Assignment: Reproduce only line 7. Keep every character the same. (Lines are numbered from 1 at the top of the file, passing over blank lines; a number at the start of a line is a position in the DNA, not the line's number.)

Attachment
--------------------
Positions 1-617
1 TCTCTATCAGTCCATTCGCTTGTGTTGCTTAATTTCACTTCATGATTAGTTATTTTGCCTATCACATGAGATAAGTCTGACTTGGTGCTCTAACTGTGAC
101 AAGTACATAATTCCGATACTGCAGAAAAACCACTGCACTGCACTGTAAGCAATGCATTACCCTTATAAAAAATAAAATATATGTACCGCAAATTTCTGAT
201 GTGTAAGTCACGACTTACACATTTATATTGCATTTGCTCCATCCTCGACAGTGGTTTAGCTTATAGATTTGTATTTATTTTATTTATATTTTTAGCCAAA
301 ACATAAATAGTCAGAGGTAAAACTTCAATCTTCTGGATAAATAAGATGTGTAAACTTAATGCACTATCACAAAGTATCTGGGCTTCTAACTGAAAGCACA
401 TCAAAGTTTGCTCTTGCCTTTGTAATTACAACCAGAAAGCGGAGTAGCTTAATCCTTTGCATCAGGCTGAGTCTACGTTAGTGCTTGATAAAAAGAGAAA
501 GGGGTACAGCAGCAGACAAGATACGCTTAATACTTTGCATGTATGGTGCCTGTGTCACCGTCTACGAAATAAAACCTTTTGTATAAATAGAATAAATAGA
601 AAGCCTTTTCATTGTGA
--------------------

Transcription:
501 GGGGTACAGCAGCAGACAAGATACGCTTAATACTTTGCATGTATGGTGCCTGTGTCACCGTCTACGAAATAAAACCTTTTGTATAAATAGAATAAATAGA